Wednesday, February 27, 2013

Concurrent Statistics

‎Gathering optimizer statistics is one of life's necessary evils even if it can take an extremely long time to complete. In this blog post, we discuss one remedy to improve the efficiency of statistics gathering.


Oracle Database 11g Release 2 ( introduces a new statistics gathering mode, 'concurrent statistics gathering'. The goal of this new mode is to enable a user to gather statistics on multiple tables in a schema (or database), and multiple (sub)partitions within a table concurrently. Gathering statistics on multiple tables and (sub)partitions concurrently can reduce the overall time it takes to gather statistics by allowing Oracle to fully utilize a multi-processor environment.

Concurrent statistics gathering is controlled by a global preference, CONCURRENT, in the DBMS_STATS package. The CONCURRENT preference is of type boolean, so it can be set to TRUE or FALSE. By default it is set to FALSE. When CONCURRENT is set to TRUE, Oracle employs Oracle Job Scheduler and Advanced Queuing components to create and manage multiple statistics gathering jobs concurrently.

If you call dbms_stats.gather_table_stats on a partitioned table when CONCURRENT is set to true, Oracle will create a separate statistics gathering job for each (sub)partition in the table. The Job Scheduler will decide how many of these jobs will execute concurrently, and how many will be queued based on available system resources. As the currently running jobs complete, more jobs will be dequeued and executed until all (sub)partitions have had their statistics gathered on them.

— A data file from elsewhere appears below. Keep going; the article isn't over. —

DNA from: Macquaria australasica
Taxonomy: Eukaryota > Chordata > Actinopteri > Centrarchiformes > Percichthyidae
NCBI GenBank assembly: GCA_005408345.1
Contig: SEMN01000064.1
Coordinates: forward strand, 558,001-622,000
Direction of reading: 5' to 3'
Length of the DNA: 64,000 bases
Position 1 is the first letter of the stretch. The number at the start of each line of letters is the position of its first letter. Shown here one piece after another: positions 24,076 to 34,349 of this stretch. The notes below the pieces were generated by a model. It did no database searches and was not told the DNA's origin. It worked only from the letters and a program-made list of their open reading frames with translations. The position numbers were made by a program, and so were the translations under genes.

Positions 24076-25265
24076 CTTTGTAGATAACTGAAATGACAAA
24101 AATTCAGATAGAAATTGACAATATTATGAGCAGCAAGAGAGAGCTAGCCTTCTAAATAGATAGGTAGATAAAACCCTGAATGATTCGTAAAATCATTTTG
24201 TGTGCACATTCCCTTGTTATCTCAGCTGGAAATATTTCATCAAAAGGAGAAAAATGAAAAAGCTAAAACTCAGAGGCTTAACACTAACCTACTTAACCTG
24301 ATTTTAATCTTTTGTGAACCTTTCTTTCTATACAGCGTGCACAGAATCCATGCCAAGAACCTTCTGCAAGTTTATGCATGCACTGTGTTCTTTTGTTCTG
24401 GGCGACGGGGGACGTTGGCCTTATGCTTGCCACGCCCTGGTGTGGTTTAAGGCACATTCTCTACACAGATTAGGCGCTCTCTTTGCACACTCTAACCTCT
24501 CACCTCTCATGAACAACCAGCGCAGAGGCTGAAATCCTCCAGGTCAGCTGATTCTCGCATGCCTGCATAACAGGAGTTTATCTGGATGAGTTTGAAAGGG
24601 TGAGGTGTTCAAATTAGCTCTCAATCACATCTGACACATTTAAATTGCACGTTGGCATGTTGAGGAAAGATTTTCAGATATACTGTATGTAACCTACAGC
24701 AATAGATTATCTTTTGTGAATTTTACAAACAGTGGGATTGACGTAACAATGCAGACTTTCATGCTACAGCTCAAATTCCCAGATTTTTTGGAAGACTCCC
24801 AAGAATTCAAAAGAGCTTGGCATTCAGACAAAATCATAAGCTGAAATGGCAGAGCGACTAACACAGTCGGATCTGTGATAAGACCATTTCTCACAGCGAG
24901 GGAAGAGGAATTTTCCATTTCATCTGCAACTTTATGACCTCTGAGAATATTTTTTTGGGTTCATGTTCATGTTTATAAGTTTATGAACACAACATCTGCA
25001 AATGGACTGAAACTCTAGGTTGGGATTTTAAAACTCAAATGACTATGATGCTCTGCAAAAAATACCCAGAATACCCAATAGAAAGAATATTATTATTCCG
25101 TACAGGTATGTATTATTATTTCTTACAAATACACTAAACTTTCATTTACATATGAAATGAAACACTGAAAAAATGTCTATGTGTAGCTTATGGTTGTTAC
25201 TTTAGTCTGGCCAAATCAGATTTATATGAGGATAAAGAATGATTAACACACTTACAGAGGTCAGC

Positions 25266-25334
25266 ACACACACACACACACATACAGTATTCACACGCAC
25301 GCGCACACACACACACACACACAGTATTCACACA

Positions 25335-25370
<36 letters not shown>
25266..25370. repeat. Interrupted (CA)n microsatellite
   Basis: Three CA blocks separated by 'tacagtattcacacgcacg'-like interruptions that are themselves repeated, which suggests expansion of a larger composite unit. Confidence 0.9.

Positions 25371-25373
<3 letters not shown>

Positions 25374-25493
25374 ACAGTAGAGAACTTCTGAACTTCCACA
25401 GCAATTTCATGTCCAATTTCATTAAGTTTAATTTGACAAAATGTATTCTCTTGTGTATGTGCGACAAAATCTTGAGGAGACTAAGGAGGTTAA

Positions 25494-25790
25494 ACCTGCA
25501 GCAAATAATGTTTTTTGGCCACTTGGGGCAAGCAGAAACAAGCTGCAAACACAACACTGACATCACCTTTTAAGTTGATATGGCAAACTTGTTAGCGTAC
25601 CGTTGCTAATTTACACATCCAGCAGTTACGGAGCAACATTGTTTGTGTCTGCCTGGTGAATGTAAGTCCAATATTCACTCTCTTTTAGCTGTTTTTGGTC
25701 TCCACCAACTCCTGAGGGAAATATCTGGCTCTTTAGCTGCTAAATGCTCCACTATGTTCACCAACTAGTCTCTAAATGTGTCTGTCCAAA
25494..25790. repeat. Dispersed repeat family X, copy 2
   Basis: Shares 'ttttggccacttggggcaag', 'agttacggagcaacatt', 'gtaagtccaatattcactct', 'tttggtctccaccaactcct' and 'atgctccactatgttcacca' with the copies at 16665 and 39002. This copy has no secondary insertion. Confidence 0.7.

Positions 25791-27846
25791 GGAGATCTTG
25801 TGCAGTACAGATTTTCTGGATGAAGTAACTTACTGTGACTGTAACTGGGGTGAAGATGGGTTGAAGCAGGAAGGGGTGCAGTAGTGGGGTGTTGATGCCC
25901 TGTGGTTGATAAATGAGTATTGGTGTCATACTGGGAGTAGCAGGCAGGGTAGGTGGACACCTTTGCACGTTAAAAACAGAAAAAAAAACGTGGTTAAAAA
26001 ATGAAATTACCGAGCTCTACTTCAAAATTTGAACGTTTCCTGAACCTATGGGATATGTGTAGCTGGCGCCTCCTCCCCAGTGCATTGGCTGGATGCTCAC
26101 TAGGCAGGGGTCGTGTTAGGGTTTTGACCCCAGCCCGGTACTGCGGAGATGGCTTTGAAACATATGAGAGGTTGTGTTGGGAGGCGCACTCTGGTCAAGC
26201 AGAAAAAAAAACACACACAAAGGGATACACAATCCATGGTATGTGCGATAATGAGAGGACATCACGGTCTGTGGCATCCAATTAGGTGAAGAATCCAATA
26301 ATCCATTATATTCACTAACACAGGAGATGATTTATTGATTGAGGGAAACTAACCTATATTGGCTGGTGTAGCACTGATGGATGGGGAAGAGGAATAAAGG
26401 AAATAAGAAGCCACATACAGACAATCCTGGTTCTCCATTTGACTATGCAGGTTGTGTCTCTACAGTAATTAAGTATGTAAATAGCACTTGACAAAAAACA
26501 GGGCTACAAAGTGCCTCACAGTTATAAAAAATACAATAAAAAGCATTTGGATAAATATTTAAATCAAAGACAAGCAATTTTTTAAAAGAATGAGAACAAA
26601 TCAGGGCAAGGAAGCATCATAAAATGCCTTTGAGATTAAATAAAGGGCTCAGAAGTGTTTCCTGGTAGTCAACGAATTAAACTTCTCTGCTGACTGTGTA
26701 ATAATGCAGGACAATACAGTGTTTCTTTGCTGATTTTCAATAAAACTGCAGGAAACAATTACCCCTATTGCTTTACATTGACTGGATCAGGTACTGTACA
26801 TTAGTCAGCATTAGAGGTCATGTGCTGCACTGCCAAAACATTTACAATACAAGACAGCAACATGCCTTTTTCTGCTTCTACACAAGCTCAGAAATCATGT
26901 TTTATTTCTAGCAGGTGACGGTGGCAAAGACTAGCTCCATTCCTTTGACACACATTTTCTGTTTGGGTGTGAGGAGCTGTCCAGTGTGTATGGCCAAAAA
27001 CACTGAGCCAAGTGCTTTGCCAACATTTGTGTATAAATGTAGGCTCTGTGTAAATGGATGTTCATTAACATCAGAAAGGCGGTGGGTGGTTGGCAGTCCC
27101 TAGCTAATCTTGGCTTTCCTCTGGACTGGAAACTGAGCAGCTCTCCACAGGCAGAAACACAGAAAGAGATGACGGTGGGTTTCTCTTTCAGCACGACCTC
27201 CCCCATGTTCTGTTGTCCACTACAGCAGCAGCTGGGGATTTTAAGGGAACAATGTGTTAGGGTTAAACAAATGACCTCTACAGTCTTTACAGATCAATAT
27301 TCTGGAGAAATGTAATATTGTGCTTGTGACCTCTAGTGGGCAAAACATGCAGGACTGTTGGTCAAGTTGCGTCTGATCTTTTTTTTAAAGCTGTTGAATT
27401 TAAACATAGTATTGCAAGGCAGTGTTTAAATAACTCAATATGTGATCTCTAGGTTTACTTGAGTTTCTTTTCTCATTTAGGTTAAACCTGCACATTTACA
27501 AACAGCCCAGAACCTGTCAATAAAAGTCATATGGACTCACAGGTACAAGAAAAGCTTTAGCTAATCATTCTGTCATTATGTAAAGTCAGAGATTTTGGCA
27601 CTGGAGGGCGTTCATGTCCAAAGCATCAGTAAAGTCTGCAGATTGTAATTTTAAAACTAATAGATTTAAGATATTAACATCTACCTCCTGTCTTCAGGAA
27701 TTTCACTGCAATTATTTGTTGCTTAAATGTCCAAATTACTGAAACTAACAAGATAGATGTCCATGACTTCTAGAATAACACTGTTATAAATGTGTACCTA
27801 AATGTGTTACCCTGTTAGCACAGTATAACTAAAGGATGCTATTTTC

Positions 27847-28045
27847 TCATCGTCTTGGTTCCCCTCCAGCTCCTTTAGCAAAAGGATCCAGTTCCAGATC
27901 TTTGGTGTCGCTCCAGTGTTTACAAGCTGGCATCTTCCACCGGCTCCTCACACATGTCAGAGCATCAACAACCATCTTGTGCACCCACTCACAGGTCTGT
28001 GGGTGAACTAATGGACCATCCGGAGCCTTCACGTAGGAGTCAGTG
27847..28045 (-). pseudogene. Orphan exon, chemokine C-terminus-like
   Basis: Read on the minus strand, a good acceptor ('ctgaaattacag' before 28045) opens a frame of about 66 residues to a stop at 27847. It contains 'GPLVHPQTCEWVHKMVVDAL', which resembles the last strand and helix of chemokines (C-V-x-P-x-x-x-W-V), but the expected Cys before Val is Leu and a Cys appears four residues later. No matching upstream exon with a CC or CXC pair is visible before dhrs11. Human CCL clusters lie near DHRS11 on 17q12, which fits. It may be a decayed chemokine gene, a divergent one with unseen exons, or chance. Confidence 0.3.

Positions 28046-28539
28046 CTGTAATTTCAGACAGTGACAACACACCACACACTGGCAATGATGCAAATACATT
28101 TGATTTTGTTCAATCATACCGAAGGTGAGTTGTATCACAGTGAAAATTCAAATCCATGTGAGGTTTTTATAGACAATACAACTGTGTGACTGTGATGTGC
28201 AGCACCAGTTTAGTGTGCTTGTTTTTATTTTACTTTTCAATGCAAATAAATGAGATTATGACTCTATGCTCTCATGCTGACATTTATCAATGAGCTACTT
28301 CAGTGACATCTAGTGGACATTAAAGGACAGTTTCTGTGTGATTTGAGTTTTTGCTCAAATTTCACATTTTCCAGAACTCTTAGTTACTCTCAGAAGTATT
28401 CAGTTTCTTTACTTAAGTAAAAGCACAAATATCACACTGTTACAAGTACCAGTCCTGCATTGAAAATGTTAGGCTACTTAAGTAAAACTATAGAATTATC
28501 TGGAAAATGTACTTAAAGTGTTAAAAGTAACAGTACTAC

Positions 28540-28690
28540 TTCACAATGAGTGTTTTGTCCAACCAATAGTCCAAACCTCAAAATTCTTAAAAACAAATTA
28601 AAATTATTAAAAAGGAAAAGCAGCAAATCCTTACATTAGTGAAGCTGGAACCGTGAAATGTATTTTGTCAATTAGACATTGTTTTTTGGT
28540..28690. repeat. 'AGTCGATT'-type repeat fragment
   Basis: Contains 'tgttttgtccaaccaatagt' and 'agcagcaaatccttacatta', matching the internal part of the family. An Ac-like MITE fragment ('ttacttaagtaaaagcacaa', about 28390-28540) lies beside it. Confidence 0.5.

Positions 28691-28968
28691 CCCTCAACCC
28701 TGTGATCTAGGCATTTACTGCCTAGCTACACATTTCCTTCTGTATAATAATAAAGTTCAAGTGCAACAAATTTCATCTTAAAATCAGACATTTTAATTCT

If you gather statistics using dbms_stats.gather_database_stats, dbms_stats.gather_schema_stats , or dbms_stats.gather_dictionary_stats, then Oracle will create a separate statistics gathering job for each non-partitioned table, and each (sub)partition for the partitioned tables. Each partitioned table will also have a coordinator job that manages its (sub)partition jobs. The database will then run as many concurrent jobs as possible, and queue the remaining jobs until the executing jobs complete. However, multiple partitioned tables are not allowed to be processed simultaneously to prevent possible deadlock cases. Hence, if there are some jobs running for a partitioned table, other partitioned tables in a schema (or database or dictionary) will be queued until the current one completes. There is no such restriction for non-partitioned tables. The maximum number of concurrent statistics gathering jobs is bounded by the job_queue_processes initialization parameter (per node on a RAC environment) and the available system resources.